Article 5:
No one shall be subjected to torture or to cruel, inhuman or degrading treatment or punishment.

Famous Applications/Cases

  1. Introduction
  2. The Pinochet Case (1)
  3. The Pinochet Case (2)
  4. Habré
  5. Filártiga (1)
  6. Filártiga (2)
  7. Human Rights Cases Post Filártiga
  8. The Post-Karadzic Cases--Suing Corporations

The Post-Karadzic Cases: Suing Corporations

Michael Ratner
At a certain point in the evolution after the Filártiga case, you started to sue corporations. Can you elaborate on that?

The Karadzic decision, as a result of its holding that private parties could commit certain international law violations, opened up the possibility of suing corporations allegedly involved in human rights abuses outside the US. Jurisdiction must first be obtained over the corporation either because the corporation is headquartered in the US or is otherwise doing business in the US. One of the more significant cases is Doe v. Unocal. In this case, the plaintiffs alleged that Unocal was complicit in forced labor, forced relocation and torture carried out by the Burmese military in the building of the Yadana natural gas pipeline. The court found that the evidence demonstrated that Unocal knew that the Burmese military utilized forced labor and benefited from it in connection with the pipeline. However, it decided that Unocal itself did not use the forced labor and therefore could not be held liable. Even this loss demonstrates the importance of these cases: plaintiffs were able to prove that a major oil corporation knew about and benefited from forced labor.

Other recent cases include the Shell case (alleging the involvement of the oil company in the summary execution of Ken Saro Wiwa in Nigeria thus violating Article 9 of the Universal Declaration) and the Chevron case (alleging the involvement of Chevron in providing helicopters to kill peaceful protesters on an oil platform in Nigeria.)

Michael Ratner
In the litigation after Filártiga you also used article 23.4 UDHR about the right to form trade unions. Can you describe that?

Several other cases have attempted to move beyond the established civil and political rights and relied instead on Articles 22 and 27 of the Universal Declaration in relation to cultural rights (a case in Indonesia) and Article 28 in relation to environmental damage (a case involving Texaco in Ecuador). However, to date these cases have been unsuccessful. In addition, Article 23.4 of the Universal Declaration regarding the right to form trade unions has been relied upon in cases against sweatshops. The Chentex case (involving a sweatshop in Nicaragua) failed because the court did not consider the right to be at the same level as civil and political rights. According to Michael Ratner, a human rights litigator with the Center for Constitutional Rights, the Universal Declaration is unambiguous on the fact that social, economic, and cultural rights are on the same footing both legally and philosophically as civil and political rights.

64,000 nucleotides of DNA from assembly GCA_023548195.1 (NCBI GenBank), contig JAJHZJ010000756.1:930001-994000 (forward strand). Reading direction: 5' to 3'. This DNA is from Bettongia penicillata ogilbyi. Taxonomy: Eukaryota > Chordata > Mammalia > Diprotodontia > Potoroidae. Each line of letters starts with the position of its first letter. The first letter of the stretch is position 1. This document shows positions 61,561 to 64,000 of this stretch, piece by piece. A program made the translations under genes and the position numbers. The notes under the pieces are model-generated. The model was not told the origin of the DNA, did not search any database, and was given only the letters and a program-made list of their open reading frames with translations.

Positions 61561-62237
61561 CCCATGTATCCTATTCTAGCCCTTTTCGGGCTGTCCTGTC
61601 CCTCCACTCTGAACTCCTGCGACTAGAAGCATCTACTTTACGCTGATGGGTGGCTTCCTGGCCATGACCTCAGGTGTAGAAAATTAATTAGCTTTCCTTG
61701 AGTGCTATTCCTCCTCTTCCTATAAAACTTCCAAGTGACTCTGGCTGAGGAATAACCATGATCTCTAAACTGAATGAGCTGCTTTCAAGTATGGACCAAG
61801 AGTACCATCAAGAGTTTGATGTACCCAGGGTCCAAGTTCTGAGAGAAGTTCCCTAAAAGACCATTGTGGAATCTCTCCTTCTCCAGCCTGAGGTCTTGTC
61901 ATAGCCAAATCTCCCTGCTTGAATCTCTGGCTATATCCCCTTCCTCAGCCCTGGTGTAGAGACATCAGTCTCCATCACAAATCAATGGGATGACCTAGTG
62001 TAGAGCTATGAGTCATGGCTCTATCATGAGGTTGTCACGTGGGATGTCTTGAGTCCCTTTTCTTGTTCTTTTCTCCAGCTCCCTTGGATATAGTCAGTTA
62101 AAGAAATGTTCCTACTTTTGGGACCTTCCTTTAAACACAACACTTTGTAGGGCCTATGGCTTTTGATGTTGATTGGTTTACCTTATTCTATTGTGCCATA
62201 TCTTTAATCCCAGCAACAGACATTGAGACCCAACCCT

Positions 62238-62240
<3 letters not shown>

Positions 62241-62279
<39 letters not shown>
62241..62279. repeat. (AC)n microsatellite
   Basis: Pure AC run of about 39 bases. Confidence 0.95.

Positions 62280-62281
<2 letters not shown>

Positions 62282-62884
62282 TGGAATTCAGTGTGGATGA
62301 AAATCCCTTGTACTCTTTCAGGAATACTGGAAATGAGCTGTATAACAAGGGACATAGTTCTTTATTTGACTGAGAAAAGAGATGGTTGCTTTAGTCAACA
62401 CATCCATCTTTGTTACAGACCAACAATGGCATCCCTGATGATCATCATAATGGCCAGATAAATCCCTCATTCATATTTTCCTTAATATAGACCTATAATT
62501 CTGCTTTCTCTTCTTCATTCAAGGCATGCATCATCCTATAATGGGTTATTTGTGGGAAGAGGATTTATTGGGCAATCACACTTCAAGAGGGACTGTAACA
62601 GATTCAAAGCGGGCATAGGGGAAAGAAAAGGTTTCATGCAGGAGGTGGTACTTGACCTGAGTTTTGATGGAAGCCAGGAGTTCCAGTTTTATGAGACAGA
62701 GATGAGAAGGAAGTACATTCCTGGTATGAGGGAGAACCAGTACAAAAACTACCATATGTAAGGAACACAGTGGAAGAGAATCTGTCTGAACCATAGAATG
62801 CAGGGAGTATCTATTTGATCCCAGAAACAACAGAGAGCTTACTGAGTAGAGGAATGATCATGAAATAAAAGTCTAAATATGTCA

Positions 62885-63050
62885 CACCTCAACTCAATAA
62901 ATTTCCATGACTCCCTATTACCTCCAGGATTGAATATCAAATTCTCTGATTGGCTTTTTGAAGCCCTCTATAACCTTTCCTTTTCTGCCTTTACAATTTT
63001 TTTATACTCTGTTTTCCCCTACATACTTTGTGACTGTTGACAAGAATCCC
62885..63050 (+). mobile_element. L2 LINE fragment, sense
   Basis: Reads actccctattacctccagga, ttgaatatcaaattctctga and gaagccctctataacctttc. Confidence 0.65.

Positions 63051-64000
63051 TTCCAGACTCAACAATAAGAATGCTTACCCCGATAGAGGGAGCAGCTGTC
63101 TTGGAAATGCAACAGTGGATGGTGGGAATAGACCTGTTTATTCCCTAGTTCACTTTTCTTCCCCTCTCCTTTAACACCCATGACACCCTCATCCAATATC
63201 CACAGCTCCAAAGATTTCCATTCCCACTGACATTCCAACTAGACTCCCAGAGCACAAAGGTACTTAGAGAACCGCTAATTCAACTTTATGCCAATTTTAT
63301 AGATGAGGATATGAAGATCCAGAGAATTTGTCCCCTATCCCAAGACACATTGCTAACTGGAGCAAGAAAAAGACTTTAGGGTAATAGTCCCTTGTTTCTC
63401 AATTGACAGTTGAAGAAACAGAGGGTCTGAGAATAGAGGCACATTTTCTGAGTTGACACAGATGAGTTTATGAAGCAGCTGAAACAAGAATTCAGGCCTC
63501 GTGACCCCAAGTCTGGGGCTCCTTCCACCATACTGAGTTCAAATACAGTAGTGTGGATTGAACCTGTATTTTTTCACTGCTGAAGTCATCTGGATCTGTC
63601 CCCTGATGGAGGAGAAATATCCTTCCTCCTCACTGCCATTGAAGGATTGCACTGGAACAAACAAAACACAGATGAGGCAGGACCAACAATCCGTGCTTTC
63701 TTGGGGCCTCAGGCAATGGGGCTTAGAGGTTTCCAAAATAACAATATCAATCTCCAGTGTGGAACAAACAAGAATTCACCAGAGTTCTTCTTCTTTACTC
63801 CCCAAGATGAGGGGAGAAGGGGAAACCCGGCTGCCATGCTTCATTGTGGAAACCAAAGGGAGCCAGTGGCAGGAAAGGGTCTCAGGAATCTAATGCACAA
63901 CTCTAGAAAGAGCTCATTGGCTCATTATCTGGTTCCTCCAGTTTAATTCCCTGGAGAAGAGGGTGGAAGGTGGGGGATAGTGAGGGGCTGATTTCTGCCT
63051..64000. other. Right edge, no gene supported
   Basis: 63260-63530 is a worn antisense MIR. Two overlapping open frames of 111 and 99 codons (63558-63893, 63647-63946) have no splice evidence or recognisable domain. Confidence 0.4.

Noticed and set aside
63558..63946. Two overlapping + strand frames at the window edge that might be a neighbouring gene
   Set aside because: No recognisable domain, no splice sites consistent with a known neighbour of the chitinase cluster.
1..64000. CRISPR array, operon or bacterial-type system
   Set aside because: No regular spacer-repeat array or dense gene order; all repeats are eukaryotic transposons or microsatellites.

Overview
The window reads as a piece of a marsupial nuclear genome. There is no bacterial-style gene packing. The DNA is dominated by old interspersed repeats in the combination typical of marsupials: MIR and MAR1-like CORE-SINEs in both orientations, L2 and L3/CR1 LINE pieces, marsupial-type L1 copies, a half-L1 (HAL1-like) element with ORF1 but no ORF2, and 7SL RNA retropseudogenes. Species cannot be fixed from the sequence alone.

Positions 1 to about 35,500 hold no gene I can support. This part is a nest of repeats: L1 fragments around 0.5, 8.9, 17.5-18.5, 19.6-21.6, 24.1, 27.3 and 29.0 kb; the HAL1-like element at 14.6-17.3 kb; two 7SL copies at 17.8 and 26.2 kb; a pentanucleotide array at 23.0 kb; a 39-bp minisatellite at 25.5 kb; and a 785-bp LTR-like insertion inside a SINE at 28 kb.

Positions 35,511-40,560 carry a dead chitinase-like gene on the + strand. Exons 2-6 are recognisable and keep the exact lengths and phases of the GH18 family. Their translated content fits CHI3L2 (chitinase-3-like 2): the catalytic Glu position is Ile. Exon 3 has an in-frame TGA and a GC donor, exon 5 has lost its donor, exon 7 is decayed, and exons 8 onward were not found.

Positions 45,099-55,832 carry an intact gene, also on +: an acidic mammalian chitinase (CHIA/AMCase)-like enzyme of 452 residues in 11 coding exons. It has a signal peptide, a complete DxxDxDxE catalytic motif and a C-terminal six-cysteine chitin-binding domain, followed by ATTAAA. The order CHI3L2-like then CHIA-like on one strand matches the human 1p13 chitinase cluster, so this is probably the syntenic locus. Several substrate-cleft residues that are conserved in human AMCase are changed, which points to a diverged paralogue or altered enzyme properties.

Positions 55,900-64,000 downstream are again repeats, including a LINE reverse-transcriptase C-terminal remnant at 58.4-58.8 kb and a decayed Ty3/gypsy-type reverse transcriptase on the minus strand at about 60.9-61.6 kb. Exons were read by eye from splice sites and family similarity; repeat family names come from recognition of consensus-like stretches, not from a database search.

See further Michael Ratner, International Human Rights Litigation in Domestic Courts and "Civil Remedies for Gross Human Rights Violations" both available at

Using US Domestic Courts in International Human Rights Cases

There is a debate currently occurring among scholars and human rights litigators concerning the propriety of using US domestic courts for international human rights cases, especially in light of the fact that US officials appear to be immune from such actions. As mentioned in a New York Times article of June 21, 2001, the international community may rightly gain the impression that whereas the cold war-paradigm was the US as "global policeman," the post war cold paradigm is that of US as "global attorney." One American scholar and human rights litigator sensitive to this concern is Michael Ratner of the New York-based Center for Constitutional Rights.

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Peter Danchin, Columbia University